Another problem looms large as well. According to a 2007 Duke University study, workers compensation costs for obese employees were much higher than the cost for employees without obesity risks. Researchers found a clear and linear relationship between body mass index (BMI) and the rate of claims. Employees with a BMI greater than 40 had twice as many claims, seven times more lost workdays, and 10 times more lost wages.

Alignment Issues

Insurance providers work with clients and the client corporate internal structure. Most often I see Financial Departments or controllers and the property/casualty agents focus on workers compensation and safety, while HR and benefits agents focus on employee benefits and wellness. In most cases, employee benefits cost six to eight times more than workers compensation but for some reason this is not the focus of finance departments or controllers. Maybe this is a result of history, convenience or lack of expertise, but it doesn’t make good business sense.


When it comes to managing risk, workers compensation and safety get the lion’s share of attention, with little or no recognition of managing health. This, in turn, raises the cost of healthcare and increases lost productivity through absenteeism or ineffective performance of the workforce. This not only raises costs to the employer, but subsequently affects employee morale and performance through higher premiums and lower wages.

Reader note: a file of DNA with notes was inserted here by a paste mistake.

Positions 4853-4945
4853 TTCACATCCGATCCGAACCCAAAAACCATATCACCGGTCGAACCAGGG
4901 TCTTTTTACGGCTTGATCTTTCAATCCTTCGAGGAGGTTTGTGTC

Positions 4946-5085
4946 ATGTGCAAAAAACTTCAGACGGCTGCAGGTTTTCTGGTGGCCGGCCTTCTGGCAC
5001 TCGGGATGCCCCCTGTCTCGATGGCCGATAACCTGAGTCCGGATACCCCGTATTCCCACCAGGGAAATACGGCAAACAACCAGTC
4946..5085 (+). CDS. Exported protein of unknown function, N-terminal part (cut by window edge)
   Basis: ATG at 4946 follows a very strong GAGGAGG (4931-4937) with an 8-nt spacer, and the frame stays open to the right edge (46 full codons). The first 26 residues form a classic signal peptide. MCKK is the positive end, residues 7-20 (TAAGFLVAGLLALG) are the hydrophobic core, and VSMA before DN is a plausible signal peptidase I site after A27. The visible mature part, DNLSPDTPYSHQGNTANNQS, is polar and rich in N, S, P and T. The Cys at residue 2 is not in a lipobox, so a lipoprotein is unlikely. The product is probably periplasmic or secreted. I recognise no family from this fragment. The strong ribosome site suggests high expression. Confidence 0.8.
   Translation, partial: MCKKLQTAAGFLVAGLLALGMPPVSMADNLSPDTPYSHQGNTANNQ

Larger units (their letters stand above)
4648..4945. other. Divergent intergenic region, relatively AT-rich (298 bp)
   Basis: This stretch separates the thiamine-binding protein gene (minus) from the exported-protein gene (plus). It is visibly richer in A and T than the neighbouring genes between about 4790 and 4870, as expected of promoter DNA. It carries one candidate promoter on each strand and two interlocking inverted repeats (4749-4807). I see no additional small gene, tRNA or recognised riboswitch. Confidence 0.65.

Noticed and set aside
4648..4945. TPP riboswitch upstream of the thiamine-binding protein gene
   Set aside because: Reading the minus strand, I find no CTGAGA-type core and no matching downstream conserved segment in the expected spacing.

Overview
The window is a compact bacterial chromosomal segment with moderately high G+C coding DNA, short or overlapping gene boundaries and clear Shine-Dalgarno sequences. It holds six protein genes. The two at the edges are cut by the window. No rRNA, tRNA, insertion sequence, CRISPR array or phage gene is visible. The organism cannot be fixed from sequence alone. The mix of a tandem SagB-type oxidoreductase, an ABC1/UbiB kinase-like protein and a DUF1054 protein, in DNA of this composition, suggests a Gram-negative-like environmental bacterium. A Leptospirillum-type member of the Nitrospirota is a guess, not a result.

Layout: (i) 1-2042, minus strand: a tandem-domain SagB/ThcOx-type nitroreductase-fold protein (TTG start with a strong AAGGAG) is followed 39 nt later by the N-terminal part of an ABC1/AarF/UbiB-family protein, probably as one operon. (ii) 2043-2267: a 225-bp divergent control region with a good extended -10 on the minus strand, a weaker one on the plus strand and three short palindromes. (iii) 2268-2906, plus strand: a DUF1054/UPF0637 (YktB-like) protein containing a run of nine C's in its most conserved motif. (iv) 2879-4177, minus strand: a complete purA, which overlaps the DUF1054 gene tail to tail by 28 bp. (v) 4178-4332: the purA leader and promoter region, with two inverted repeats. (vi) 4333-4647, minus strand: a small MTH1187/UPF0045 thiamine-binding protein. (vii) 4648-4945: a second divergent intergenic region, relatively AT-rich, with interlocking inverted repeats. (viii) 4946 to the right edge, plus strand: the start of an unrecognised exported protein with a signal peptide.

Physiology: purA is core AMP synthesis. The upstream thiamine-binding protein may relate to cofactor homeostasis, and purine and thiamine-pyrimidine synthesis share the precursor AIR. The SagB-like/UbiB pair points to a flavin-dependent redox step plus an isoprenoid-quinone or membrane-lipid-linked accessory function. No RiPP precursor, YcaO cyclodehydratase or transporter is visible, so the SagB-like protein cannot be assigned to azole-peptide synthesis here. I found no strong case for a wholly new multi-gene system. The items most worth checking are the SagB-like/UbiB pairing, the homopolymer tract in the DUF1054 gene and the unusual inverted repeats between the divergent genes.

An Innovative Response

There is growing evidence to support that a coordinated approach to health promotion, wellness and protection, or safety is more effective if approached together instead of separately.

In 2004, the National Institute for Occupational Safety and Health (NIOSH) launched a new initiative based on a comprehensive view of worker health and safety. This perspective of keeping employees healthy and safe, both at work and at home, makes a great deal of sense; while employers have a duty to provide a safe and hazard-free workplace, they also have many opportunities to promote individual health and healthy work environments.

Maintaining a healthier workforce can help to lower direct costs such as insurance premiums and workers compensation claims. It also works indirectly to minimise absenteeism and increase productivity.

If the desire is to improve employee health, your company can create a wellness culture that is employee centred providing supportive environments where safety is ensured and health can emerge and grow; giving employees the opportunity to engage in a variety of workplace health programs.

Affects Outside of Work

Everyone benefits from a healthy workforce. As the company notices the benefits at the workplace, other benefits will emerge as well. As an employee feels healthier and happier, so does his family.

What follows are are some examples of the overlap between family and work:

  • Stress from work affects our family life and vice versa
  • Eating nutritious foods makes for a more healthier and productive workforce, yet healthy food is difficult or impossible to find at work
  • Chemical exposures on the job can lead to exposures at home via contamination of clothing
  • Poor safety performance at a facility can lead to stress for families
  • Increasing costs of health benefits and insurance can result is financial stresses for families and result in family health being put at risk